Sunday, March 13, 2011

Beyond the Pale


For everyone else, here's the next adventure in the series. As usual, I welcome feedback from people; my e-mail address is .


Beyond the Pale
This scenario is Part 5 of the Come Hell and High Water campaign, an adventure series for the Skull & Bones historical setting, for use with the Dungeons & Dragons roleplaying game version 3.5. It is intended for a party of fourth-level characters. Although it is intended as part of an ongoing collection of scenarios, it can also be run as a stand-alone adventure.

Edward Chapman is a man on a mission. Specifically, he has come from England to the New World in search of clues to the location of the legendary lost Templar Fleet. In 1307 it went missing, on the night before that organization was disbanded and its members were arrested. They were charged with heresy, and those who were captured faced judgement and execution. Before the king's soldiers could lay claim on the Order's treasure fleet, however, it sailed from port and was never seen again. Since then there have been many rumors of what happened to it, but the truth has remained unknown.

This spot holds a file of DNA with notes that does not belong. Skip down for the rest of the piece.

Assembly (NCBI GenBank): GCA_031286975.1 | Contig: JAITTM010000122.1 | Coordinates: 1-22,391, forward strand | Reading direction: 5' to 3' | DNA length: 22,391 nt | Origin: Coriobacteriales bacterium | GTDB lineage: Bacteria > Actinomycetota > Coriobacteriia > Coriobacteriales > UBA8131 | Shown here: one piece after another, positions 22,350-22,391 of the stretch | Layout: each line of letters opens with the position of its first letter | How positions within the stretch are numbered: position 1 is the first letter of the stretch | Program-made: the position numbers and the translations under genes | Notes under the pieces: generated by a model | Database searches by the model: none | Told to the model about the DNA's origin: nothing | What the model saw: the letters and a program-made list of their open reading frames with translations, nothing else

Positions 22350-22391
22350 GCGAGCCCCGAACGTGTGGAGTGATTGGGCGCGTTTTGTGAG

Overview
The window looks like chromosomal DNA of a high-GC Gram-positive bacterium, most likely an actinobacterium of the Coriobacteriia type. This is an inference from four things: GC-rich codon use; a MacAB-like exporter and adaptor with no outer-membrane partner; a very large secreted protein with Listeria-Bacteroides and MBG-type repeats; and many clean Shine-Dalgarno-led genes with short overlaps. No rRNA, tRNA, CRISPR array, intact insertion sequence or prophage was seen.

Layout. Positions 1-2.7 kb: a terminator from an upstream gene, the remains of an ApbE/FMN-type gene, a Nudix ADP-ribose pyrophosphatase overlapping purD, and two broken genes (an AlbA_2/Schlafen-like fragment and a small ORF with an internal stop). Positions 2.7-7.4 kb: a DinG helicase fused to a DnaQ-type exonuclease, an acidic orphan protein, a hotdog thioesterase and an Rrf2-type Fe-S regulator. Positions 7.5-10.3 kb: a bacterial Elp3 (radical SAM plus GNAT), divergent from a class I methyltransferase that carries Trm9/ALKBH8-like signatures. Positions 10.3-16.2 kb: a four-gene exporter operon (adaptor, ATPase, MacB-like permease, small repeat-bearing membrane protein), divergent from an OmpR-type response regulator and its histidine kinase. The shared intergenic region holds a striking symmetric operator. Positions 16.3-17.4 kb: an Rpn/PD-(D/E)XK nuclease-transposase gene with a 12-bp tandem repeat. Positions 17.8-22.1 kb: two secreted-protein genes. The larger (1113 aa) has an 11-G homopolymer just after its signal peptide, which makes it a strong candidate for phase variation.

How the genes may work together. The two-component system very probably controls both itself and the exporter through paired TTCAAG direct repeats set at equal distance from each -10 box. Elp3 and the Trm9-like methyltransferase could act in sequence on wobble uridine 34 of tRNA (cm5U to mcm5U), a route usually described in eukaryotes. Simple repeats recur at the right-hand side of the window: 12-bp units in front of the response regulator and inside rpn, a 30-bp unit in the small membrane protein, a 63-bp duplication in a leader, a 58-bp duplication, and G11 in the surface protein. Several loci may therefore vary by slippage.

What really happened is this. Certain members of that order, skilled in the art of navigation, set sail in search of the fabled Christian kingdom of Prester John. Like others of the time, they believed that Asia lied across the sea to the west, and they were wrong. Although they did find the eastern shore of North America, they never found Prester John's domain. Instead they ran afoul of the local natives, used up their provisions and eventually succumbed to starvation and cold. In desperation they outfitted one vessel and sent it sailing back to Europe to seek help, but it became lost in a storm, ran into an iceberg and was trapped. The sailors aboard it froze to death, and its secrets remained hidden.

All of this changed when an English whaling ship, while pursuing its prey, ventured into the northern waters. One sailor aboard that vessel spied a mast in the ice, one from which a distinctive pennant hung. This was embroidered with the mark of the Xeno family, a group known for their nautical prowess. The vessel's captain, Oliver Sedgewick, knew enough of history to be intrigued by this discovery. He commenced to research the story, and eventually his inquires led to correspondence with Chapman. What he did not know, however, was that others had learned of his find and were plotting to usurp his salvage claim.